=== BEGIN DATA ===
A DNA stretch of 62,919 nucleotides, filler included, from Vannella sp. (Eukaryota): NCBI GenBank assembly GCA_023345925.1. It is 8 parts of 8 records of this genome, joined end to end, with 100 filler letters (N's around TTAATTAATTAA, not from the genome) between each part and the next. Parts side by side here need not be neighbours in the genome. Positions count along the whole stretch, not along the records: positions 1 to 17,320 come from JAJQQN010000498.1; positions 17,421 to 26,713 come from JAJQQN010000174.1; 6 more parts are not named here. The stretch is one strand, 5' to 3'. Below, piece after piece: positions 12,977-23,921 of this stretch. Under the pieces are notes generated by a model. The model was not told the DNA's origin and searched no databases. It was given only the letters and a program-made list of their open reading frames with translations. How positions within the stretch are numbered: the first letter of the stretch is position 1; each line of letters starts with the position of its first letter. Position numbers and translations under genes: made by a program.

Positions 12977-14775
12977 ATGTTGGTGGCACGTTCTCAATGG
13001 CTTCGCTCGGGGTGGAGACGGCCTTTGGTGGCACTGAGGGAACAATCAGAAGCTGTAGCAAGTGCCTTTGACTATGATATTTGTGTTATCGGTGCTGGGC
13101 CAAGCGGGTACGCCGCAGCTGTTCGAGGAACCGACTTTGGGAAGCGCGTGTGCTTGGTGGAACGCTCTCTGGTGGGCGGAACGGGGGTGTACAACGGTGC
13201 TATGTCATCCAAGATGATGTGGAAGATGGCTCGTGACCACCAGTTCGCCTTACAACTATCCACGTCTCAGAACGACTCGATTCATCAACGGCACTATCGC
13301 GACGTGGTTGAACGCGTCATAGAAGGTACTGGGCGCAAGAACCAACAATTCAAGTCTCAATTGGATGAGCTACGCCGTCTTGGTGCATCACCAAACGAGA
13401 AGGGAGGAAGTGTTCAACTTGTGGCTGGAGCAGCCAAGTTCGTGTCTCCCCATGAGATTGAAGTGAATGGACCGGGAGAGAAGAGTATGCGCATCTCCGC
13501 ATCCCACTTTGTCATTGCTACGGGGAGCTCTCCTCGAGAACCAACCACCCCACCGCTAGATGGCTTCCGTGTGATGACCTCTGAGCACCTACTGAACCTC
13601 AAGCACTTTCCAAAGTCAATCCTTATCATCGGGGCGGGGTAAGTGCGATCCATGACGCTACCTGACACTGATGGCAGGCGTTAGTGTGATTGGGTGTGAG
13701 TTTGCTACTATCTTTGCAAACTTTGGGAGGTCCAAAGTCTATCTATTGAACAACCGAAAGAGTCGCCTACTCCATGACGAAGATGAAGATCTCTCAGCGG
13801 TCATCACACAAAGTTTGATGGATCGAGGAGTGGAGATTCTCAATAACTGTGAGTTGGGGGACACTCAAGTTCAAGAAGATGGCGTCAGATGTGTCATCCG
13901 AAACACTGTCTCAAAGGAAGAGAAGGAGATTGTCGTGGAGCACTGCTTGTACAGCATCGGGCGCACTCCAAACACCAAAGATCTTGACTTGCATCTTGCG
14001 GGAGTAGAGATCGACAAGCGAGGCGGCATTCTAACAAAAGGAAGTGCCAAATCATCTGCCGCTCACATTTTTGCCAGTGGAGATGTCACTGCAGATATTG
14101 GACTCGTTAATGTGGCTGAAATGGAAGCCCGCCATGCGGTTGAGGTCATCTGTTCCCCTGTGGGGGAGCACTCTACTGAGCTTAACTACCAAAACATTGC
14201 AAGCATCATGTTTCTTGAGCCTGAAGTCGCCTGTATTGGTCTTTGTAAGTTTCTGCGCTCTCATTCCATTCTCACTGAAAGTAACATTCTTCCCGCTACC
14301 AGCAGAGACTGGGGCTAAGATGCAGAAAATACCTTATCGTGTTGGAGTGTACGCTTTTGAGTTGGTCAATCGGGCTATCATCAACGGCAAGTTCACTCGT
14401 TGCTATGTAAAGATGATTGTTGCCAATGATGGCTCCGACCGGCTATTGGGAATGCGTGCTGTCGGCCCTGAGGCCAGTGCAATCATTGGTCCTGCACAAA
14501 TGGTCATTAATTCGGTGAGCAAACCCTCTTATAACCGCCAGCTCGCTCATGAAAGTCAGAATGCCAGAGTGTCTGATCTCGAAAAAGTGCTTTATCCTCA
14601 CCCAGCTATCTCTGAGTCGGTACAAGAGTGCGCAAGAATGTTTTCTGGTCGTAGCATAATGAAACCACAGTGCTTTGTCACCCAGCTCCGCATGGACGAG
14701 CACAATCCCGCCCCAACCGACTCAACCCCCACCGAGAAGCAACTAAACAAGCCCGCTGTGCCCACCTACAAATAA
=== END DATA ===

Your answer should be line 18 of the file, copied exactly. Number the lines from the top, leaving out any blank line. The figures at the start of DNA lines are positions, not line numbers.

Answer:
14401 TGCTATGTAAAGATGATTGTTGCCAATGATGGCTCCGACCGGCTATTGGGAATGCGTGCTGTCGGCCCTGAGGCCAGTGCAATCATTGGTCCTGCACAAA